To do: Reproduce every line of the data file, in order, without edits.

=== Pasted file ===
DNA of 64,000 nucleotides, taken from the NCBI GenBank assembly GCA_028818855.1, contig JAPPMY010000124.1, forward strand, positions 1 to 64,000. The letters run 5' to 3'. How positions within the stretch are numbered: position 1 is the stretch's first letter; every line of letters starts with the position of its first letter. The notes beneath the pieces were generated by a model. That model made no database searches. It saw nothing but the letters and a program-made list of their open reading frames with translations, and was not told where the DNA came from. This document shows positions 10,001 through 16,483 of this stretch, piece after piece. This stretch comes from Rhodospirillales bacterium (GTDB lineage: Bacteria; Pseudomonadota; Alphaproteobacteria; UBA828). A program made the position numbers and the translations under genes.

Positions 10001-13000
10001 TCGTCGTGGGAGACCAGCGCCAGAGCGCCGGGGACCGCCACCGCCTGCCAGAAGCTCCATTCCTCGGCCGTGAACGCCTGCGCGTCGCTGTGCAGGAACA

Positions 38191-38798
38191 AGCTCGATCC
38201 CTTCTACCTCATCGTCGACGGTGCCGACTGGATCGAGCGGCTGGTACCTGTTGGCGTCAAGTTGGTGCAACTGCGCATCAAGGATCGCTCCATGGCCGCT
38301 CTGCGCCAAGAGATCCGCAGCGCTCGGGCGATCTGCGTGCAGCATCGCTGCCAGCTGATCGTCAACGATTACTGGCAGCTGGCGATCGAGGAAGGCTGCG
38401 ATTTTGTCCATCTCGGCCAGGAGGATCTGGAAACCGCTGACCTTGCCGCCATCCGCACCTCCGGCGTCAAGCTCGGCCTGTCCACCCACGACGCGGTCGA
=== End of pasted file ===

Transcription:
DNA of 64,000 nucleotides, taken from the NCBI GenBank assembly GCA_028818855.1, contig JAPPMY010000124.1, forward strand, positions 1 to 64,000. The letters run 5' to 3'. How positions within the stretch are numbered: position 1 is the stretch's first letter; every line of letters starts with the position of its first letter. The notes beneath the pieces were generated by a model. That model made no database searches. It saw nothing but the letters and a program-made list of their open reading frames with translations, and was not told where the DNA came from. This document shows positions 10,001 through 16,483 of this stretch, piece after piece. This stretch comes from Rhodospirillales bacterium (GTDB lineage: Bacteria; Pseudomonadota; Alphaproteobacteria; UBA828). A program made the position numbers and the translations under genes.

Positions 10001-13000
10001 TCGTCGTGGGAGACCAGCGCCAGAGCGCCGGGGACCGCCACCGCCTGCCAGAAGCTCCATTCCTCGGCCGTGAACGCCTGCGCGTCGCTGTGCAGGAACA

Positions 38191-38798
38191 AGCTCGATCC
38201 CTTCTACCTCATCGTCGACGGTGCCGACTGGATCGAGCGGCTGGTACCTGTTGGCGTCAAGTTGGTGCAACTGCGCATCAAGGATCGCTCCATGGCCGCT
38301 CTGCGCCAAGAGATCCGCAGCGCTCGGGCGATCTGCGTGCAGCATCGCTGCCAGCTGATCGTCAACGATTACTGGCAGCTGGCGATCGAGGAAGGCTGCG
38401 ATTTTGTCCATCTCGGCCAGGAGGATCTGGAAACCGCTGACCTTGCCGCCATCCGCACCTCCGGCGTCAAGCTCGGCCTGTCCACCCACGACGCGGTCGA